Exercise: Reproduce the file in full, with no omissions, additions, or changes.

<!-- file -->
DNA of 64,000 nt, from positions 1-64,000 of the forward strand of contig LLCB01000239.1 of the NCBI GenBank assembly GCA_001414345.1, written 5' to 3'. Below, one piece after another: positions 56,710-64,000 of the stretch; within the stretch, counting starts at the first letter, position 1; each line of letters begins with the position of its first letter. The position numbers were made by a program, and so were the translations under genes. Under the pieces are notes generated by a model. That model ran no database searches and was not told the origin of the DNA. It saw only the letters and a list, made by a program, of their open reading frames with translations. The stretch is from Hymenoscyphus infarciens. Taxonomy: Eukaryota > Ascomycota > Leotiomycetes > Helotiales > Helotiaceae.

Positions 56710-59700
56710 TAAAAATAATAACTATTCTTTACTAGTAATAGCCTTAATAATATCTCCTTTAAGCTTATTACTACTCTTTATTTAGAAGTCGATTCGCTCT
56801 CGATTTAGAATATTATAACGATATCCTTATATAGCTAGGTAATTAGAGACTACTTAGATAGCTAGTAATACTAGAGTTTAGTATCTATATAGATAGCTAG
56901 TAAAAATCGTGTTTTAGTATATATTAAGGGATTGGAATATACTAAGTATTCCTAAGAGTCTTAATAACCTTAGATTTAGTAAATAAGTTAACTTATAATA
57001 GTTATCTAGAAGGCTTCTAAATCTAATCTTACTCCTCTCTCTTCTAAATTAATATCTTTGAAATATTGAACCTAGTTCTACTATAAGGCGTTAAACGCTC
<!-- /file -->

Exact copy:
DNA of 64,000 nt, from positions 1-64,000 of the forward strand of contig LLCB01000239.1 of the NCBI GenBank assembly GCA_001414345.1, written 5' to 3'. Below, one piece after another: positions 56,710-64,000 of the stretch; within the stretch, counting starts at the first letter, position 1; each line of letters begins with the position of its first letter. The position numbers were made by a program, and so were the translations under genes. Under the pieces are notes generated by a model. That model ran no database searches and was not told the origin of the DNA. It saw only the letters and a list, made by a program, of their open reading frames with translations. The stretch is from Hymenoscyphus infarciens. Taxonomy: Eukaryota > Ascomycota > Leotiomycetes > Helotiales > Helotiaceae.

Positions 56710-59700
56710 TAAAAATAATAACTATTCTTTACTAGTAATAGCCTTAATAATATCTCCTTTAAGCTTATTACTACTCTTTATTTAGAAGTCGATTCGCTCT
56801 CGATTTAGAATATTATAACGATATCCTTATATAGCTAGGTAATTAGAGACTACTTAGATAGCTAGTAATACTAGAGTTTAGTATCTATATAGATAGCTAG
56901 TAAAAATCGTGTTTTAGTATATATTAAGGGATTGGAATATACTAAGTATTCCTAAGAGTCTTAATAACCTTAGATTTAGTAAATAAGTTAACTTATAATA
57001 GTTATCTAGAAGGCTTCTAAATCTAATCTTACTCCTCTCTCTTCTAAATTAATATCTTTGAAATATTGAACCTAGTTCTACTATAAGGCGTTAAACGCTC